A month has gone by since the last earnings report for Walt Disney (DIS - Free Report) . Shares have lost about 3.5% in that time frame, outperforming the S&P 500.
Will the recent negative trend continue leading up to its next earnings release, or is Disney due for a breakout? Before we dive into how investors and analysts have reacted as of late, let's take a quick look at its most recent earnings report in order to get a better handle on the important drivers.
Disney's Q4 Drove on Studio Entertainment and Parks & Resorts Results
Disney reported fourth-quarter fiscal 2018 adjusted earnings of $1.48 per share that comfortably beat the Zacks Consensus Estimate of $1.31 per share. The figure increased 38% from the year-ago quarter.
Revenues increased 12% from the year-ago quarter to $14.31 billion. The figure also surpassed the consensus mark of $13.81 billion. Strong performance of Studio Entertainment and Parks and Resorts primarily led to top- and bottom-line growth.
Media Networks Up on Higher Affiliate Revenues
Media Networks’ (41.7% of revenues) revenues climbed 9.1% year over year to $5.96 billion. Revenues from Cable Networks increased 5% to $4.13 billion. Broadcasting revenues increased 21% year over year to $1.83 billion.
Media Networks’ affiliate revenues increased 5%, driven by higher rates (7 points), partially offset by a decrease in subscribers (1 point) and foreign currency fluctuations (1 point).
Media Networks’ operating income increased 4% year over year to $1.53 billion. Cable Networks’ operating income decreased 6% to $1.2 billion, while broadcasting operating income surged 66% to $379 million.
Cable Networks’ operating income was hurt by BAMTech loss, partially offset by increases at Freeform and Disney channels.
BAMTech loss reflects ongoing investments in technology along with higher content and marketing costs.
Lower programming costs, increased affiliate revenues and lower marketing costs led to increase in Freeform operating income. This was partially offset by lower advertising revenues due to decrease in average viewership and fewer units delivered.
Higher operating income at Disney channels was due to increase in income from program sales, lower programming costs and reduced marketing costs.
ESPN’s results were flat year over year as strong affiliate revenues were partially offset by higher programing and production costs and a decline in advertising revenues (6%).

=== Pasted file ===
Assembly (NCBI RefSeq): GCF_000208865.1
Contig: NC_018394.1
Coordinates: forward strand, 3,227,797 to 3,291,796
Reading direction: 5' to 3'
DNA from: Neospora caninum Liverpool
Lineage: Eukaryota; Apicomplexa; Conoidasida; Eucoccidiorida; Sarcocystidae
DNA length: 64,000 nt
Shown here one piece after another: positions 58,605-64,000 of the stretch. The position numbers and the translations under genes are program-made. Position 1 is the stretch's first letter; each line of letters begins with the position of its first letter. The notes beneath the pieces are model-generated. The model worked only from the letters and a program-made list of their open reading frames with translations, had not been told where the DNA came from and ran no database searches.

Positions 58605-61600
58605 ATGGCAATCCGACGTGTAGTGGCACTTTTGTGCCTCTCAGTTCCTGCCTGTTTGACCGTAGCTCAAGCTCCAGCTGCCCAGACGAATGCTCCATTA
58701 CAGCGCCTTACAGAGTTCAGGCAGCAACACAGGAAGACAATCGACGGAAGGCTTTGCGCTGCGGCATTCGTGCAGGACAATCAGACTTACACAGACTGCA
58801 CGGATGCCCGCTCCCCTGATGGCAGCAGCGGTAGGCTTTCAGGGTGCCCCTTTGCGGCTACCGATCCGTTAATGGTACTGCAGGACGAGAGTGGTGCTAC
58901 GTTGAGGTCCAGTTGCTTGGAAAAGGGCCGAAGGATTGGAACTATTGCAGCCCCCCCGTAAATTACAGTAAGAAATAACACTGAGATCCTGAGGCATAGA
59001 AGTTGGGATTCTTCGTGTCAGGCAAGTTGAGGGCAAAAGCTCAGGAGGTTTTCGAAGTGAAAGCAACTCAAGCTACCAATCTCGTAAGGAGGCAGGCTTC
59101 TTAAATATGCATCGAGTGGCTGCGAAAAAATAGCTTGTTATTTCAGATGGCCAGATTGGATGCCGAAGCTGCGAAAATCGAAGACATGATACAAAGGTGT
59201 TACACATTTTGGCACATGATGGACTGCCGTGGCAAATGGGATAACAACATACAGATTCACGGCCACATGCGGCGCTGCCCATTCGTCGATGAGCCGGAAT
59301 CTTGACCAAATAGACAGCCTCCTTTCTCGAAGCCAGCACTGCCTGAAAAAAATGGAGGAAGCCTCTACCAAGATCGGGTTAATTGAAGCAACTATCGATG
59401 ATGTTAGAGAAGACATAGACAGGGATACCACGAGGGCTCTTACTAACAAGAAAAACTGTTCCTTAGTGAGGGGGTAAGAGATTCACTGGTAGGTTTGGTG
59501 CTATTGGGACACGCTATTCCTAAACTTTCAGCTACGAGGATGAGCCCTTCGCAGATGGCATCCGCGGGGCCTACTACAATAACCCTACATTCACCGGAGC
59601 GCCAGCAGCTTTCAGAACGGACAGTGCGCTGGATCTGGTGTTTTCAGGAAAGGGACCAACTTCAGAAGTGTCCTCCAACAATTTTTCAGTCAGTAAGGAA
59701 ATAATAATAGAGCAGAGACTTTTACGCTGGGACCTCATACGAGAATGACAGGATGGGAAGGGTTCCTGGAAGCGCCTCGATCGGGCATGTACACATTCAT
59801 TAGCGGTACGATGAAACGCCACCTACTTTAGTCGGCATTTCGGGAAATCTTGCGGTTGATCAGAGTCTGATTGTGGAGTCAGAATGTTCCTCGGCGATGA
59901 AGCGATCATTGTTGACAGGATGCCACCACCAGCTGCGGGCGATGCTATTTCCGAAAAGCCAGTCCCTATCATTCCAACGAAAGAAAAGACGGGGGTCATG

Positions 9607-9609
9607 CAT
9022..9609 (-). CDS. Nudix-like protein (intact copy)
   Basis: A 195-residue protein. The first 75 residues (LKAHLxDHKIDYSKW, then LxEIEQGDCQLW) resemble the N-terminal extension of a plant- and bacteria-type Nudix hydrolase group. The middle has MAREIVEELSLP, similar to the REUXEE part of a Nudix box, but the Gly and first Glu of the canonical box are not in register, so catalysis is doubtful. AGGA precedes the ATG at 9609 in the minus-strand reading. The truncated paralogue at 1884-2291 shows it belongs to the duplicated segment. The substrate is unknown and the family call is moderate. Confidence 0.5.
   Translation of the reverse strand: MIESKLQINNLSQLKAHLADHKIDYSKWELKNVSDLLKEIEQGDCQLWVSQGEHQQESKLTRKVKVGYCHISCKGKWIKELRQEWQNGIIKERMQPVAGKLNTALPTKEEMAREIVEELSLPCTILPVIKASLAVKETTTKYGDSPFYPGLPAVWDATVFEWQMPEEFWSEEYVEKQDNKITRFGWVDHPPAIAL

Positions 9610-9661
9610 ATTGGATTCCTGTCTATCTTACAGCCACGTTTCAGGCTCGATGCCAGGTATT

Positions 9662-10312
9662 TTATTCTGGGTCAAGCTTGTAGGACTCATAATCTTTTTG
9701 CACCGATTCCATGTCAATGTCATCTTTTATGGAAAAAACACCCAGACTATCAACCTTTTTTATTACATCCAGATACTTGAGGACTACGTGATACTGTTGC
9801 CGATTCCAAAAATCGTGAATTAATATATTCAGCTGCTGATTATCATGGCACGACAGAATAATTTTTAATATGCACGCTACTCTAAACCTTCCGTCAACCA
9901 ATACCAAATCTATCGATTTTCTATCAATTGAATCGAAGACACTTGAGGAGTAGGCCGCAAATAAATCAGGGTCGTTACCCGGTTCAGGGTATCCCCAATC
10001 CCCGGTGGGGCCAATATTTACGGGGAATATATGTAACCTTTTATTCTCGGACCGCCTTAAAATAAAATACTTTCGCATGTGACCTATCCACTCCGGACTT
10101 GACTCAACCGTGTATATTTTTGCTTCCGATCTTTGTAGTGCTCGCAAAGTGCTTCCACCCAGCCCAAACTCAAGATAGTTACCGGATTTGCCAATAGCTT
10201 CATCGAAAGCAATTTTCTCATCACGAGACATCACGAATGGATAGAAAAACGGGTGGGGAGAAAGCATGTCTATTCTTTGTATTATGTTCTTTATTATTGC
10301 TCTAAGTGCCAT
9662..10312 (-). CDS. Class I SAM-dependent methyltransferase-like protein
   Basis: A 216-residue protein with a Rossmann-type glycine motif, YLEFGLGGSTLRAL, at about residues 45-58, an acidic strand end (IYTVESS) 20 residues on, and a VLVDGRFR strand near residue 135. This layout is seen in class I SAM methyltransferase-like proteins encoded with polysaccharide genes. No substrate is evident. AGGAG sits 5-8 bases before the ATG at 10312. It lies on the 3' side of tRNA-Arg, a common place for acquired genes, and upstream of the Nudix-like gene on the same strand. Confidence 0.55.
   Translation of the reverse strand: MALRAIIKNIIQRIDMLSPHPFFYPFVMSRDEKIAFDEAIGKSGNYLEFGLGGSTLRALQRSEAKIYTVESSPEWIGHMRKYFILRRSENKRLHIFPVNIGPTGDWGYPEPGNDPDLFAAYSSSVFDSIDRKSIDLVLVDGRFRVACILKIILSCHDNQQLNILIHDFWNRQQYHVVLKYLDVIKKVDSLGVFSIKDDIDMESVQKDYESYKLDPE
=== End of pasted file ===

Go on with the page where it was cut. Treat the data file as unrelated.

ESPN+ launched in early April recently surpassed one million paying subscribers primarily due to a strong content lineup and targeted demographic advantage.
Growth in affiliate revenues reflected contractual rate increases, partially offset by a decline in subscribers. Moreover, lower advertising revenues were due to a decrease in impressions from lower average viewership.
The increase in broadcasting operating income was due to higher program sales and affiliate revenue growth. The increase in program sales was driven by higher sales of two Marvel series and Black-ish in the reported quarter as against sale of one Marvel series in the prior-year quarter.
Affiliate revenue growth was due to contractual rate increases. However, network advertising revenues remained flat year over year due to lower average viewership, partially offset by higher rates and increased political advertising spend.
Equity in the income of investees decreased $20 million from the year-ago quarter to a loss of $10 million due to higher losses incurred from Hulu and lower income from A+E Television Networks (A+E).
Hulu’s losses were primarily attributed to continuous investments in programing, increased marketing spend and higher labor costs, partially offset by increase in advertising and subscription revenues. A+E revenues were hurt by lower advertising revenues and higher programing costs, partially offset by higher program sales.
Parks & Resorts Gains From Higher Guest Spending
Parks & Resorts (35.4% of revenues) increased 8.6% year over year to $5.1 billion. Operating income increased 11% to $829 million.
Per capita spending at Disney’s domestic parks was up 9% on higher admissions, food, beverage, and merchandise spending. Per room spending at domestic hotels was up 8%.
Attendance at domestic parks was up 4% in the quarter and occupancy at domestic hotels was up about 1 percentage point to 85.